Apparently, at this point both players had a little over half an hour left.] 24...Re6 [A sensible choice, preparing the development of its fellow R and providing some indirect support to the potentially weak a-pawn.] 

[Now it too late for 25.a4 , as the capture 25...bxa4 cannot be met by the simple recapture 26.Rxa4 (objectively better is 26.Nd4 , although after 26...Rf6 and a subsequent ...a4-a3 Black is doing O.K.) : the e-pawn has removed the protection of the Nb3 and 26...Qb5 is very possible.] 

25...Rf6 26.Qd5 
[Just for variety's sake, Kasparov offers an exchange of Qs! Naturally, Kramnik refuses the proposal.] 

[After 26...Qxd5+ 27.Rxd5 the white squares are as weak as ever and the c-pawn as backward as it could possibly be. The queenside P majority is useless when White controls the d-file, while the N is obviously superior to the B. In addition, the above details mean that White's King can be activated much more easily than his black colleague.

The Q wisely retreats to a point from where it provides some protection to the critical square c6.] 

[A clear signal that Kasparov has evil intentions against c6 and consequently the enemy queenside Ps.]

[The fact that Kramnik finds nothing better means his other R will remain passive for some time. The World Champion must strike before it is too late. 
Still, the advantages of the P advance should not be underestimated, most notably the idea of providing f5 to the R.] 

[Since 28.Rc6 is not possible because of 28...Rf5 , Kasparov decides to double Rs on the c-file. This means that he deserts the all-important d-file that lies between the P majorities and is the prime consideration in such situations.;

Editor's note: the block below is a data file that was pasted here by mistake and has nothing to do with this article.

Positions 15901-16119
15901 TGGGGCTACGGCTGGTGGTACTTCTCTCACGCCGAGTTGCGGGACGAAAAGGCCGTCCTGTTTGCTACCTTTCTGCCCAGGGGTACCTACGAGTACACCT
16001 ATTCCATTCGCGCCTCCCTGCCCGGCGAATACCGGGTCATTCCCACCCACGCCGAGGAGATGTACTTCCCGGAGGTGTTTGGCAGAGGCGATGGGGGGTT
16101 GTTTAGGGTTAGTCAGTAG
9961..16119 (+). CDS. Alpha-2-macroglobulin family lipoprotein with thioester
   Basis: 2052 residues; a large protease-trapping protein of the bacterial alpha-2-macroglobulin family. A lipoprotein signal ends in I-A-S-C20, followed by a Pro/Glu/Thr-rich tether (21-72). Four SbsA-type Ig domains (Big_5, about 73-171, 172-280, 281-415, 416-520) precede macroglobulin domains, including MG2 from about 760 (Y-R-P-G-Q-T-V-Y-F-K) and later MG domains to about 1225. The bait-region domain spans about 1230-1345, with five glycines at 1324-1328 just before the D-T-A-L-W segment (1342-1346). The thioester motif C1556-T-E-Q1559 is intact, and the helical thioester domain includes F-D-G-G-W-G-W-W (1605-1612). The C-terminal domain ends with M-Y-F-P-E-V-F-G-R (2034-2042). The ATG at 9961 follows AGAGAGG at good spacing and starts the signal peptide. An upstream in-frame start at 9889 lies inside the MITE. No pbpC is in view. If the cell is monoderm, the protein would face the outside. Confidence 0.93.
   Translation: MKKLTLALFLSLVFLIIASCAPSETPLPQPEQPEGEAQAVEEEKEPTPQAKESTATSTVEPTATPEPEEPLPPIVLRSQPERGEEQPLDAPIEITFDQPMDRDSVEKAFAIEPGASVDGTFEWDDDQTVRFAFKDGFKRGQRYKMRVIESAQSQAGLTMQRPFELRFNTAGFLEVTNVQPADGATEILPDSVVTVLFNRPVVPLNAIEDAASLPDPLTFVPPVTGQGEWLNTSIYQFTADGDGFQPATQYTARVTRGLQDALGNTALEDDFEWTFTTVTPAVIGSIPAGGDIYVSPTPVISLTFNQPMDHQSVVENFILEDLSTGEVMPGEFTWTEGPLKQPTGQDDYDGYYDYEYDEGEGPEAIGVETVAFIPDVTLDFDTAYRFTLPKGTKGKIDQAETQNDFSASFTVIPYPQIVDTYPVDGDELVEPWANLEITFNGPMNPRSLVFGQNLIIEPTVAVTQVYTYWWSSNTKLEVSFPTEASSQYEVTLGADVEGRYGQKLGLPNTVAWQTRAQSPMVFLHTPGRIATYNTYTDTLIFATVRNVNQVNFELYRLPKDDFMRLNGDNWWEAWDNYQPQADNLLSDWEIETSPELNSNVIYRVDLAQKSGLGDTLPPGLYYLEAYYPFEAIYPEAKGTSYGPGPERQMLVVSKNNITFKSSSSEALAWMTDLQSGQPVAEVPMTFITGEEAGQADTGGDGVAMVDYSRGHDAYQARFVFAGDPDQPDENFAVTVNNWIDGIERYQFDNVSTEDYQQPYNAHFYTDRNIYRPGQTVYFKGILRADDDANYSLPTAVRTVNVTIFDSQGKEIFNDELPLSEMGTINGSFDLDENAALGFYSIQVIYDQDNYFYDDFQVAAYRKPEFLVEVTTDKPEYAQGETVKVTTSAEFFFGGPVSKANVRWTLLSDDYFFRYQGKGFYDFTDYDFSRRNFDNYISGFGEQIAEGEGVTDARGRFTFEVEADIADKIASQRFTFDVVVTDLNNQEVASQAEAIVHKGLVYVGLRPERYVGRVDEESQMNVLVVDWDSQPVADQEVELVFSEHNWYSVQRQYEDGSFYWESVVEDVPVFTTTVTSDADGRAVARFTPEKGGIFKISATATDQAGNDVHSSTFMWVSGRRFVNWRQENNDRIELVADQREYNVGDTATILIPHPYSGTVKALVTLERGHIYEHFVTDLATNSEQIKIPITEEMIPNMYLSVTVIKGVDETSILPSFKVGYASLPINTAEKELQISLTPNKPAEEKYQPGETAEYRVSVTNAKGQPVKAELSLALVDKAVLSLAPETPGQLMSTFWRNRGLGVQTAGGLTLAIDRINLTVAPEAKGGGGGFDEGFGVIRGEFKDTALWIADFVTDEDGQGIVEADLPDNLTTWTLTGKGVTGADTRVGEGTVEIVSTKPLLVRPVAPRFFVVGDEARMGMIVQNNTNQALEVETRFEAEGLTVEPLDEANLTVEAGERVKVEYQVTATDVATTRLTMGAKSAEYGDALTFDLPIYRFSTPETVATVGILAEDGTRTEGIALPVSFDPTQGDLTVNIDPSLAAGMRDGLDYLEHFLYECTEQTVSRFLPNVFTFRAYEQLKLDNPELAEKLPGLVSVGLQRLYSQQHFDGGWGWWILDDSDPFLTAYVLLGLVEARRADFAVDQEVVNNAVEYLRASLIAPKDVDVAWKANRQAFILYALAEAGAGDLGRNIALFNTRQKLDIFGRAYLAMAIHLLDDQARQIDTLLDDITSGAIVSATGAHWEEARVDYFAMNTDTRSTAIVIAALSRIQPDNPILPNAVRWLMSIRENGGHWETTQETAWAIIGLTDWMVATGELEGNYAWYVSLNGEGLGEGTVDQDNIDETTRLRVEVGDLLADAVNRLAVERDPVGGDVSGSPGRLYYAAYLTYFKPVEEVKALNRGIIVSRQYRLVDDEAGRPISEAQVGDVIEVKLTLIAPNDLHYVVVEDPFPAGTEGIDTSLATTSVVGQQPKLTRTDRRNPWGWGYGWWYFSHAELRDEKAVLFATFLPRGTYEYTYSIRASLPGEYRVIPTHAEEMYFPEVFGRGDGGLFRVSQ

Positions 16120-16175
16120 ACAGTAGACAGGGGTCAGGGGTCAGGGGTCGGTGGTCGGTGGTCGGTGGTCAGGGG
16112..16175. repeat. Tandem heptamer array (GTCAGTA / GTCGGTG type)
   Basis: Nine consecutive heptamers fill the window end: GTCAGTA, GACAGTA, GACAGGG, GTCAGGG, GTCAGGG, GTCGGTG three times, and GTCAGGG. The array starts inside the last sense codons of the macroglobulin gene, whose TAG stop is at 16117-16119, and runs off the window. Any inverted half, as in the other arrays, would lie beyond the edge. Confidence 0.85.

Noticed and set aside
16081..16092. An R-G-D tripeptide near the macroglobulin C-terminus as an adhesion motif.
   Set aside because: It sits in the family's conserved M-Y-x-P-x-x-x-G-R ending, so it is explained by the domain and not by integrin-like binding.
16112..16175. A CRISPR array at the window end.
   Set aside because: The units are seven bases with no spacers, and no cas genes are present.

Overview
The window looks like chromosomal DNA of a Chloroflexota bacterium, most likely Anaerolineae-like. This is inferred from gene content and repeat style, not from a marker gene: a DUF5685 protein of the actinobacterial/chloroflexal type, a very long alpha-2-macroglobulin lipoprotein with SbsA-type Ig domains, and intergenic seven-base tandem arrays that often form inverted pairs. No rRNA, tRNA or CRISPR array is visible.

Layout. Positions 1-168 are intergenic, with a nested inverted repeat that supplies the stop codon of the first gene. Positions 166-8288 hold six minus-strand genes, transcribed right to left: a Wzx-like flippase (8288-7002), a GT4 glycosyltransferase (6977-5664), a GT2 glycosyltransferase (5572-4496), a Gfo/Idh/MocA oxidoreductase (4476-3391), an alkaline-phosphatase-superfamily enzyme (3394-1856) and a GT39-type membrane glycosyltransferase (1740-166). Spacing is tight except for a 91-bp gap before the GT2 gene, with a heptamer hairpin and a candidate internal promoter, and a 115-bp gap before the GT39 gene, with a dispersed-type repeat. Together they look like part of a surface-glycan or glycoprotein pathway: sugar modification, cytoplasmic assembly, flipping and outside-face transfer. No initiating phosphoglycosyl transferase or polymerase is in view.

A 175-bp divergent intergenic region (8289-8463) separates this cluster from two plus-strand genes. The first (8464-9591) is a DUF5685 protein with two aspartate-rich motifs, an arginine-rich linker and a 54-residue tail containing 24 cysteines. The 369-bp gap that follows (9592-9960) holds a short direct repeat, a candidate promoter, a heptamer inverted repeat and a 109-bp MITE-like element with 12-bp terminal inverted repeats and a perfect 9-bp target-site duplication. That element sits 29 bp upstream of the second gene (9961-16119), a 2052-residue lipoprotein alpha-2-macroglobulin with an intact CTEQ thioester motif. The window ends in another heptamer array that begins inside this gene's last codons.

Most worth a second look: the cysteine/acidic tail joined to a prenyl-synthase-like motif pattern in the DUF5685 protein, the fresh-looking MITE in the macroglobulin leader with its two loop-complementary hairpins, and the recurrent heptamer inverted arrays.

28.Nd4 c5 was worse than useless, but maybe; 28.Nc5 should have been tried, e.g. 28...Rf5 29.Qd4 Qa8+ 30.Kg1 and White keeps control of the most important lines. The twin threats 31.Nd7 and 31.Ne4 are not to be underestimated, while the exchange of minor pieces does not relieve the pressure.] 

[Another good practical choice, trying to soften up White's pawn structure on the kingside: either Black will play ...h5-h4 at some appropriate point or White will advance h2-h4 and weaken g3 on his own.] 

[Kasparov wants to use the N to harass the B that holds Black's position together, but I also like 29.h4 , e.g. 29...Rf5 (of course, not 29...Qe5 30.Qxe5 Bxe5 31.f4 Bd6 32.Rc6 etc.) 30.Qc6 and the N will be reactivated with gain of time.] 

[Kramnik's attempts to fight for control of the centre are bound to fail in the long run, as long as the second R remains incarcerated on f8.] 30.Qe4 [Completely incomprehensible, even if Kasparov was in serious time trouble by now. After 30.Qc6 White keeps some serious pressure, while now...] 

[Kasparov must have been so taken in by his intention to exchange Qs that he forgot this advance was now possible. As a result, his doubling on the c-file looks very silly and his positional advantage gone down the drain. How can a World Champion play a move that contradicts his plan for the last 20 moves?] 

[There is nothing better, but by now Kramnik must have felt elated.] 

31...Rxe8 32.e4 
[A last attempt, but one doomed to fail without control of the d-file.] 

32...Rfe5 33.f4 R5e6 34.e5 Be7 35.b3 

[Perhaps Kasparov's calculations were based on the threat 36.Ne4, but unfortunately it is Black's move...] 

[Now that the spearhead P disappears from the board, the final outcome should not be in doubt: Kramni will soon become World Champion!] 

[Or 36.exf6 Bxf6 and the c-pawn remains immune ( 37.Rxc5 Re2+ ).] 

36...fxe5 37.Nxe5 Rd8 
[Suddenly the d-file belongs to Black. The rest is silence.] 

38.h4 Rd5 

[In this position Kasparov gave up his attempts to win. According to eyewitness reports, Kramnik punched the air with both fists in celebration of this momentous event, even if the whole game seems something of an anti-climax. In the last few games the younger player seemed very tired and was in danger repeatedly, but his oppponent could not muster the energy to take advantage of his opportunities. The 16th and final game is supposed to be played on Saturday, but I do not think anyone will be surprised if it is another lifeless draw.

NOTE: These comments were completed a little before 3:00a.m. (Greek time), on Friday, November 3rd, 2000. Please send your comments on my efforts. All criticisism and improvements are greatly appreciated!] -